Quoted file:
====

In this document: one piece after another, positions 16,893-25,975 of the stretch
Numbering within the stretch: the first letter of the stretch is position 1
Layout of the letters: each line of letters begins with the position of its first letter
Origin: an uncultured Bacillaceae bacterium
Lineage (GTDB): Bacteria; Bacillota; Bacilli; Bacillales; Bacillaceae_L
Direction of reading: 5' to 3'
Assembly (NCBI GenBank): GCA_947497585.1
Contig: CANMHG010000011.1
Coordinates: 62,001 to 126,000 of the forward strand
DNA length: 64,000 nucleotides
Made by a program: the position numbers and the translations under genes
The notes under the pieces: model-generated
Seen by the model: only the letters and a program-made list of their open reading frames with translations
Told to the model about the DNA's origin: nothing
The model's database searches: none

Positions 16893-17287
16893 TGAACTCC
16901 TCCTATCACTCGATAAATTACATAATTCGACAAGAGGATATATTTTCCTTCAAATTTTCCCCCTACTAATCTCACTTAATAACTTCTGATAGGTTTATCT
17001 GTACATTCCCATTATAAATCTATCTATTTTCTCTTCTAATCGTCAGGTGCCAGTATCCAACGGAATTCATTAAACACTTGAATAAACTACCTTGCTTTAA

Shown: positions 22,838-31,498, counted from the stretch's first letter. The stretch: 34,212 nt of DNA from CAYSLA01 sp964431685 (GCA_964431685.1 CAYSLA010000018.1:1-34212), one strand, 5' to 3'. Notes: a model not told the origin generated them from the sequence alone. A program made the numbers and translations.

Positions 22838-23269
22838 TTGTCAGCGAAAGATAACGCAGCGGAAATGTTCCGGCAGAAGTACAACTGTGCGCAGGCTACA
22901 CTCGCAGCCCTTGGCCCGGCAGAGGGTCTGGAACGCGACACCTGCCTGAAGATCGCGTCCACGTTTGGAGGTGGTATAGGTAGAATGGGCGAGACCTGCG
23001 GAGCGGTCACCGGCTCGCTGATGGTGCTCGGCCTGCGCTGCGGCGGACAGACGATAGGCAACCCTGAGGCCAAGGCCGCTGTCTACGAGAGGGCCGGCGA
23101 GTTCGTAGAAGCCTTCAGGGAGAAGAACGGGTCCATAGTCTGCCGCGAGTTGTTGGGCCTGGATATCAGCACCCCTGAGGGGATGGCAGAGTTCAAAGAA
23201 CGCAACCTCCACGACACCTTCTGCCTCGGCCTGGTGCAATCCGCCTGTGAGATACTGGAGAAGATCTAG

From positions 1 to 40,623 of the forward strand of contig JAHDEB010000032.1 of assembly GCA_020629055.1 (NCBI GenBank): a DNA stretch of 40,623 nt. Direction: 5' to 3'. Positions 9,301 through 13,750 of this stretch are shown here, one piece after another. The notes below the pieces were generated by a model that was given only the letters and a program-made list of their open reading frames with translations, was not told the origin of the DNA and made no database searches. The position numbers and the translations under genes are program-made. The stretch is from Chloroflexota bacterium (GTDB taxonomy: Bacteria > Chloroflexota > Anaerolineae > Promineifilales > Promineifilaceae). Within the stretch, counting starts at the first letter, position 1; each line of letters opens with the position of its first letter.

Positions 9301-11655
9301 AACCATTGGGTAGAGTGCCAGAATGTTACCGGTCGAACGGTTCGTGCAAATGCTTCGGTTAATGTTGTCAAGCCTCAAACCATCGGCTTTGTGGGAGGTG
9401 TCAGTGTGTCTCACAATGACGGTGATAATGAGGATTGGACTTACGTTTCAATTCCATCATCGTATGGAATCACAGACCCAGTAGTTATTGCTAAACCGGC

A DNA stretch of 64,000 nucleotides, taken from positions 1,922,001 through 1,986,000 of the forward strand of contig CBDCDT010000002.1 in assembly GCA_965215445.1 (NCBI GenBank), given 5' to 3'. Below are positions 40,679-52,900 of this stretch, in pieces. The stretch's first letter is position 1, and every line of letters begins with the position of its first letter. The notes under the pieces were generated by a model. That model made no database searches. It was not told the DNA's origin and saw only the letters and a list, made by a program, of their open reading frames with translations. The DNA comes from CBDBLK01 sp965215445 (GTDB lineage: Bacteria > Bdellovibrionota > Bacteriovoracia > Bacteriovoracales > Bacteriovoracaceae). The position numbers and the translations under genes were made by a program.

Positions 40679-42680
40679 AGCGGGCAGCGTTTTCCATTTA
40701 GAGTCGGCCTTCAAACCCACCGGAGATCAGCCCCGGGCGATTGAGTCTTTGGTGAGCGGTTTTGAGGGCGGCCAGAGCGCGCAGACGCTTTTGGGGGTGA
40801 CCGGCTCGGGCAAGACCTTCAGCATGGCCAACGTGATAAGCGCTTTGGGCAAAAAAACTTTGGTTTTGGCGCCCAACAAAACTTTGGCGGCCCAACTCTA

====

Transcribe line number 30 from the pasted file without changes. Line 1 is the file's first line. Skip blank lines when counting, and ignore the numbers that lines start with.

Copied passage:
9401 TCAGTGTGTCTCACAATGACGGTGATAATGAGGATTGGACTTACGTTTCAATTCCATCATCGTATGGAATCACAGACCCAGTAGTTATTGCTAAACCGGC